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2018: The Year in Review

Posted January 18th, 2019 under market updates.

After 2016 and 2017, when flips and bidding wars had become the norm, 2018 was supposed to bring the return of a more normal market. This did not quite happen, but there is some hope. Let’s look at some factors.

Total listings for the year were down almost 21% (from 18731 in 2017 to 14807 in 2018). However, sales were also down by 16% (from 9183 to 7725). As a result there was neither a shortage nor a glut of listings. The sales-to-listings ratio stayed in the low 50% range for most of the year, signalling a balanced buyer/seller market.

Prices were a mixed bag. Apartments rose more than anticipated, while townhouses rose a normal amount. Semis and detached homes saw both increases and decreases. It appears that the outrageously high prices of freeholds resulted in more demand for apartments and townhouses. (See “2018 Price Statistics” for details.)

I contend that flips once again played a big role in keeping prices higher than they should be. In 2018, flips represented almost 7% of sales, and the average price difference between buying and selling was $131,800. That implies that 7% of sales were over-valued by about $50,000-$80,000 (see “The Real Cost of a Flip”), pulling up the market price of all homes. (In 2018, flips were 8% of sales with a $141,500 before-after price difference.)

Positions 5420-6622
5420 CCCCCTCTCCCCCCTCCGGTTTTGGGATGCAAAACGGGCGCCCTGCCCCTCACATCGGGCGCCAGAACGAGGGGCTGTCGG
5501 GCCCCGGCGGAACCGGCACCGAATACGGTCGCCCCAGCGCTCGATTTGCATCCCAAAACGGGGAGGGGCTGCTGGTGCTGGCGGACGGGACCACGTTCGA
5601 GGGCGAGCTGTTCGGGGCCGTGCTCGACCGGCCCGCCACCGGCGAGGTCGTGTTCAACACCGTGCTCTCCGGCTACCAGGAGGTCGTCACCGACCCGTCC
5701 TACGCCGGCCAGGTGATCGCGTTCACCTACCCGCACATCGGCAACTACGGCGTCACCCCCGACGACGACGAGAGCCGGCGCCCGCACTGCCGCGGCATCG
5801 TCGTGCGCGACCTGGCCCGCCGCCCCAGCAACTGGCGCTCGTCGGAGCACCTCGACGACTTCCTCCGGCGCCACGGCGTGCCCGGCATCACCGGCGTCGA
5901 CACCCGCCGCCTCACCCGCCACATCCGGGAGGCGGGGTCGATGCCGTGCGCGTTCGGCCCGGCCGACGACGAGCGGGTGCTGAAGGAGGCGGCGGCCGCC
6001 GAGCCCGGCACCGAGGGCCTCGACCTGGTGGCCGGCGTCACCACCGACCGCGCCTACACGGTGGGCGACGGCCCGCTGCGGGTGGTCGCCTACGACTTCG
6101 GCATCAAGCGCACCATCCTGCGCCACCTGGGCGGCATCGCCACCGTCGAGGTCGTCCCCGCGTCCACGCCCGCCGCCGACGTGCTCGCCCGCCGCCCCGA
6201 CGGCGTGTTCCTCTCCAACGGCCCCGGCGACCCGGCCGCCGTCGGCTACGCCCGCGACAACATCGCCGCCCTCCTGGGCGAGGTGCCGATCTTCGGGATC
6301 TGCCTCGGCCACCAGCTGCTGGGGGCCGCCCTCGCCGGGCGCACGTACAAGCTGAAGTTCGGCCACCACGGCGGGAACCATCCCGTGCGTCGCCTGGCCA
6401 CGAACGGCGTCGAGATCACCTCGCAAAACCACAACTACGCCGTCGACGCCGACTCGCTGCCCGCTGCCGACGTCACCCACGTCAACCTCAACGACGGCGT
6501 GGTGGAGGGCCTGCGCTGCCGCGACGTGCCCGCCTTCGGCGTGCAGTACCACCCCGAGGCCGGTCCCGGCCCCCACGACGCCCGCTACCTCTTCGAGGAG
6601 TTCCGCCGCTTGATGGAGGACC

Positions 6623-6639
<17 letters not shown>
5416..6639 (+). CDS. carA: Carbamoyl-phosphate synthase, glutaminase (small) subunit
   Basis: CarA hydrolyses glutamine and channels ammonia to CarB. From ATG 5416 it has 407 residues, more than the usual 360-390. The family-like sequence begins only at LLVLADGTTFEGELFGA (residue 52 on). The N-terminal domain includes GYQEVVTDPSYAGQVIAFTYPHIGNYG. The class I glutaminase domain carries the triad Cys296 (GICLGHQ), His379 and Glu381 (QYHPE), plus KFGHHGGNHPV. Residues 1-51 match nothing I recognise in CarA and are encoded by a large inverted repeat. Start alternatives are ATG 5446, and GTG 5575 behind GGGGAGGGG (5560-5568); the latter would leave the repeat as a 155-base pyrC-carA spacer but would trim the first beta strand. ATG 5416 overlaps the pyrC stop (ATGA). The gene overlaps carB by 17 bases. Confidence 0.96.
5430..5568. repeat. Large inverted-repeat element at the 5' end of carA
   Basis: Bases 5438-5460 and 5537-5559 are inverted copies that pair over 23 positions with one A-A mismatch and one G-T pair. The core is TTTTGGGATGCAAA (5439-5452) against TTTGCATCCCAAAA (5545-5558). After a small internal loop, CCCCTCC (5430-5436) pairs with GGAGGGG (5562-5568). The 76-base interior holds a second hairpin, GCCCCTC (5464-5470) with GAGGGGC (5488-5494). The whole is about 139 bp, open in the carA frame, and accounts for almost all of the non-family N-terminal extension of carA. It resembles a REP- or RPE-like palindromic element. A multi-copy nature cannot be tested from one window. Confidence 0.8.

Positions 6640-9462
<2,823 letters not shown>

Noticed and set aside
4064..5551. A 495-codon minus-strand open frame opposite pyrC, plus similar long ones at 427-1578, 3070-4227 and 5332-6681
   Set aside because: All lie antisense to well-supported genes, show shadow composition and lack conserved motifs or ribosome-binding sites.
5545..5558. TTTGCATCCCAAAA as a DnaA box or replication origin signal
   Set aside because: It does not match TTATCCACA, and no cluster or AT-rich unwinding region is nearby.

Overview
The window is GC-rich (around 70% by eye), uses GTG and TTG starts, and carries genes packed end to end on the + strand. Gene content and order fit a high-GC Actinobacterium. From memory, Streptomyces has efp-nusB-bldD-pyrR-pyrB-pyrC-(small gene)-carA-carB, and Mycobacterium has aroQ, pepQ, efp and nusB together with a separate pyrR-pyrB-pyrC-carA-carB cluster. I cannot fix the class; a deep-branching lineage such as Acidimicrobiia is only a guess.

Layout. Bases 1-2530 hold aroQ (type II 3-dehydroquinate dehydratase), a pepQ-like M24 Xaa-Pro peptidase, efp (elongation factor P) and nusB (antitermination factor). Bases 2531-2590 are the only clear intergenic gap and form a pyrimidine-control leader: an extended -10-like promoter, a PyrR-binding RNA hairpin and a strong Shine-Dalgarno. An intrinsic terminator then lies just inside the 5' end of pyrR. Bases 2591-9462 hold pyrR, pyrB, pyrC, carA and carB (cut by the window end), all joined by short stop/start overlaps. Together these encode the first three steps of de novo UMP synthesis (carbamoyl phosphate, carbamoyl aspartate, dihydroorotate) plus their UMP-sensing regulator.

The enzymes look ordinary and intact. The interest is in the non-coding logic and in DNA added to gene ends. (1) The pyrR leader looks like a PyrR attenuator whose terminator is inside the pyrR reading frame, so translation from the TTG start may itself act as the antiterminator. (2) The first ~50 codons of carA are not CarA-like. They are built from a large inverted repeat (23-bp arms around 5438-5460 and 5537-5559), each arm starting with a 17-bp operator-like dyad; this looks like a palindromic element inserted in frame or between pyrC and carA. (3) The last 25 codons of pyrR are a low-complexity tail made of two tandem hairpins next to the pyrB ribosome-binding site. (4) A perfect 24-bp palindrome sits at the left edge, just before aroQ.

Bidding wars played a greatly reduced role in 2018, and are hopefully fading into the past. About 11% of homes were sold above asking price, but only 3% were sold for more than 105% of asking price, and only 1% were sold for more than 110% of asking price. These numbers are close to the historical ratio of 2-3% of homes being sold through bidding wars.

Want to know more about current market trends? Just ask me, I'll be happy to help.

--Peter

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